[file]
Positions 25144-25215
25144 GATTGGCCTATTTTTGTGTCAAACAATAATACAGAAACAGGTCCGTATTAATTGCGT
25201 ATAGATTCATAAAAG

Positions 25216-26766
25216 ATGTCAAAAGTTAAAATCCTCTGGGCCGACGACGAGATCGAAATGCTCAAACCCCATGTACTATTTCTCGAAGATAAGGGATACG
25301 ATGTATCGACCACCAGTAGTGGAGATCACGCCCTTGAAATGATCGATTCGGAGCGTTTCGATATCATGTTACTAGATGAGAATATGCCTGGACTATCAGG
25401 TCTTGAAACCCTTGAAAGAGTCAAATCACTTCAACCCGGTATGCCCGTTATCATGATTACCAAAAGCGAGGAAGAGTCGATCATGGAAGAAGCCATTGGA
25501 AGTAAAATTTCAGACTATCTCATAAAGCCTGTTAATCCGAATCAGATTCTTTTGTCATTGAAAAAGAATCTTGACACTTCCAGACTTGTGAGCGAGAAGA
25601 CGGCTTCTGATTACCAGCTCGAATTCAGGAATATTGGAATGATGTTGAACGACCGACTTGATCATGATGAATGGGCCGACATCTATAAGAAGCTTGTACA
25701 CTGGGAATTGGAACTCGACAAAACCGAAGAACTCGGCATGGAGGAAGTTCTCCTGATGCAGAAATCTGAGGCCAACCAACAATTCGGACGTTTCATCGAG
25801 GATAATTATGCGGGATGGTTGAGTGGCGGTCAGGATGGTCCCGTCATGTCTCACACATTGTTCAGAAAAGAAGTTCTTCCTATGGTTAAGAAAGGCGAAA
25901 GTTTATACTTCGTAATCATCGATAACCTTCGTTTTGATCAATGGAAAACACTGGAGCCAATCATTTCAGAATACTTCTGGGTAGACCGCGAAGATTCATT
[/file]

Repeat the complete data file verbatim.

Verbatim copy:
Positions 25144-25215
25144 GATTGGCCTATTTTTGTGTCAAACAATAATACAGAAACAGGTCCGTATTAATTGCGT
25201 ATAGATTCATAAAAG

Positions 25216-26766
25216 ATGTCAAAAGTTAAAATCCTCTGGGCCGACGACGAGATCGAAATGCTCAAACCCCATGTACTATTTCTCGAAGATAAGGGATACG
25301 ATGTATCGACCACCAGTAGTGGAGATCACGCCCTTGAAATGATCGATTCGGAGCGTTTCGATATCATGTTACTAGATGAGAATATGCCTGGACTATCAGG
25401 TCTTGAAACCCTTGAAAGAGTCAAATCACTTCAACCCGGTATGCCCGTTATCATGATTACCAAAAGCGAGGAAGAGTCGATCATGGAAGAAGCCATTGGA
25501 AGTAAAATTTCAGACTATCTCATAAAGCCTGTTAATCCGAATCAGATTCTTTTGTCATTGAAAAAGAATCTTGACACTTCCAGACTTGTGAGCGAGAAGA
25601 CGGCTTCTGATTACCAGCTCGAATTCAGGAATATTGGAATGATGTTGAACGACCGACTTGATCATGATGAATGGGCCGACATCTATAAGAAGCTTGTACA
25701 CTGGGAATTGGAACTCGACAAAACCGAAGAACTCGGCATGGAGGAAGTTCTCCTGATGCAGAAATCTGAGGCCAACCAACAATTCGGACGTTTCATCGAG
25801 GATAATTATGCGGGATGGTTGAGTGGCGGTCAGGATGGTCCCGTCATGTCTCACACATTGTTCAGAAAAGAAGTTCTTCCTATGGTTAAGAAAGGCGAAA
25901 GTTTATACTTCGTAATCATCGATAACCTTCGTTTTGATCAATGGAAAACACTGGAGCCAATCATTTCAGAATACTTCTGGGTAGACCGCGAAGATTCATT